It was only after a final recommendation of X-rays and MRI scans that he found the answer.

It was bad news. A fractured femur.

Don’t even ask how because he doesn’t know. It just happened. Similar to how his pelvis cracked two years ago. It’s no wonder the pain didn’t go away.

The really bad news? No running. No jogging. No walking. No swimming. No gym. Not even a parkrun. He has been instructed to rest. It was only 5 months ago that he ran Comrades and had already set his sights on next year’s race.

Right now, it’s uncertain how long recovery will take but he knows that he won’t be running Otter, Kaapsehoop, Dischem, Pick ‘n Pay (his favourite marathon), or even Two Oceans. Will he be out for Comrades?

The smile I’m used to seeing on his face has disappeared…

In trying to find answers to why this happened, we consulted with an endocrinologist. Maybe there is a deficiency somewhere? Maybe things aren’t ‘gelling’ inside his body? Could be an over-active or under-active something…

The good news (?) is that there’s a possibility that the medication he was talking for the low bone density / pelvis fracture issue actually caused him to fracture his femur. One main precaution of taking Fosavance is … wait for it… fractures of the femur! The endocrinologist dismissed Fosavance as a ‘drug from the dark ages’. Google it and the first page of search results are all lawsuits against the manufacturers of Fosavance for femur fractures! Crazy!

So now we wait for the results of the blood tests and in the meantime, KK’s focused on other hobbies to keep his mind busy. And by other hobbies I mean Cookie Jam because let’s face it, runners don’t have any other hobbies! There’s a lesson in here somewhere, I know.

Running makes KK happy. So what do you say to a runner who can’t run?

Every race runs a different journey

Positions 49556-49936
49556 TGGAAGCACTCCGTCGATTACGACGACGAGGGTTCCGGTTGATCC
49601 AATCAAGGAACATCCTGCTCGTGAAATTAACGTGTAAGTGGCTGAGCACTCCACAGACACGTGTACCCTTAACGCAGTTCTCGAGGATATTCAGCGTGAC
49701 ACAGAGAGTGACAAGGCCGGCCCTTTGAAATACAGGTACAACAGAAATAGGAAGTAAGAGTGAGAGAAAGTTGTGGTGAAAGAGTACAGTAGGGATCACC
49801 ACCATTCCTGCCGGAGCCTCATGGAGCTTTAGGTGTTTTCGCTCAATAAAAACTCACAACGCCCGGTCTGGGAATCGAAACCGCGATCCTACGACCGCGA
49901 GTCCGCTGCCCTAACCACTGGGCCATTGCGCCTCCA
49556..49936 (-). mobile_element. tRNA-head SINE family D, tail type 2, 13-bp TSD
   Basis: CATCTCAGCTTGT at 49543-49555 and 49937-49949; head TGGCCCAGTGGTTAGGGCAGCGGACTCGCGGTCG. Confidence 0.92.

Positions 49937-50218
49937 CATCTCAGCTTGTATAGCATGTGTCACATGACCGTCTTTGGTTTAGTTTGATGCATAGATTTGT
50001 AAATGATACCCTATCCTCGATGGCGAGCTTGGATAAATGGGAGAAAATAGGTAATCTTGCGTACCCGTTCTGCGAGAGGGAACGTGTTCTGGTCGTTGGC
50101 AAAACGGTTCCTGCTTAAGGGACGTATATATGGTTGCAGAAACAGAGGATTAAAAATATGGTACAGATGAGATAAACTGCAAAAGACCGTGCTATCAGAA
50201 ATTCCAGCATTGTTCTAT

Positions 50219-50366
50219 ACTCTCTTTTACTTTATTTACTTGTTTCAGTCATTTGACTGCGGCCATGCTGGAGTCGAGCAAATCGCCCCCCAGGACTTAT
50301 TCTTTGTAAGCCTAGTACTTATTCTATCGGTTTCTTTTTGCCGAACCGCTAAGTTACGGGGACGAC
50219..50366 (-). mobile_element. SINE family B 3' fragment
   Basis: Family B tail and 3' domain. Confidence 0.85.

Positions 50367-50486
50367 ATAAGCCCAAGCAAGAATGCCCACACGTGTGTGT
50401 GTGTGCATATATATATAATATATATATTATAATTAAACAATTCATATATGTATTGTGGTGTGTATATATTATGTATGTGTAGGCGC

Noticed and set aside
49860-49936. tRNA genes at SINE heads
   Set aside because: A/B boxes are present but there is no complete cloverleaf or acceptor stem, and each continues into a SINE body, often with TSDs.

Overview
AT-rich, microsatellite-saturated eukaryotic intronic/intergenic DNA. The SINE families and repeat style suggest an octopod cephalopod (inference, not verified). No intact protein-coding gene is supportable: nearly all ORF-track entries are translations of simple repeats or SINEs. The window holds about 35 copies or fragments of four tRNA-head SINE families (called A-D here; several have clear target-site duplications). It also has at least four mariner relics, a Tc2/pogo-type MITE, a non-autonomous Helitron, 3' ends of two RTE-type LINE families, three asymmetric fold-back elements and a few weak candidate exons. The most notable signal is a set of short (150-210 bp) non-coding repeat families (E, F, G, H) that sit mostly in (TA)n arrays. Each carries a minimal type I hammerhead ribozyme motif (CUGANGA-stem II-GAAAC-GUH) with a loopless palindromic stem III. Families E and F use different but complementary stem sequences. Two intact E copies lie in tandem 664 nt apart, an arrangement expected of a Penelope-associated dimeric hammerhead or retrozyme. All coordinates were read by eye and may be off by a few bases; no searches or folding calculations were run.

It’s the Comrades marathon this weekend! Eeek! It feels like just the other day that I was waiting for KK at that finish line but I spotted this Facebook memory which reminded me just how quickly time flies! 

Yup, we’re headed back down for KK’s fourth race for which he has trained harder than any of the previous Big C races. Every year has been different with different goals and an entirely different journey to get to the finish line.

2014: The first Comrades race

KK was meant to run with his friend David but injury forced Dave to pull out after Two Oceans. With no coach and following a training programme pulled from a Modern Athlete magazine, KK set out with a goal of just finishing the race before cutoff. He ran a time of 10:37. He always says that with no previous experience and heading into the unknown was perhaps the best run of them all.

The before & after pic.

2015: Year of the pelvis Elvis!

During his training for Comrades, KK started to ache in his groin area. Hours of physio and being instructed to rest meant that he started Comrades with the least amount of training ever. Zero ultras, no long runs and very few kms under his feet, he managed to finish the race in a time of 11:18. The reason for the ache? A cracked pelvis. I know! But he got his back to back medals and that’s all that mattered to him.

Spot the medals.

2016: Training kicked up a notch

KK ran many long hours with Running Junkie Shaun this year. Following a training programme of track sessions combined with weekend long runs, he went in prepared and hoping to at least improve on his 2014 time. He finished strong! His time: 09:51. He was thrilled. It’s realising that he can improve that set his sights on 2017.

That smile! (after 89kms)

2017: Ultras and more ultras

This year has been quite different, training-wise (him) as well as emotionally (me). It’s been much more intense. After many months of training, waking up three times a week at 4am, long runs on weekends, KK is more determined than ever to improve his time and do well. He even took leave from work in order to avoid all the sick people in the building! He has listened to his coach and there’s nothing more he can do now other than rest and wait for Sunday morning to arrive.

I’m nervous, as always. I’m excited too! Supporting is a whole different ball game. Your heart sits outside of your chest for the entire day! But it’s an awesome experience!

It’s time. Let’s run!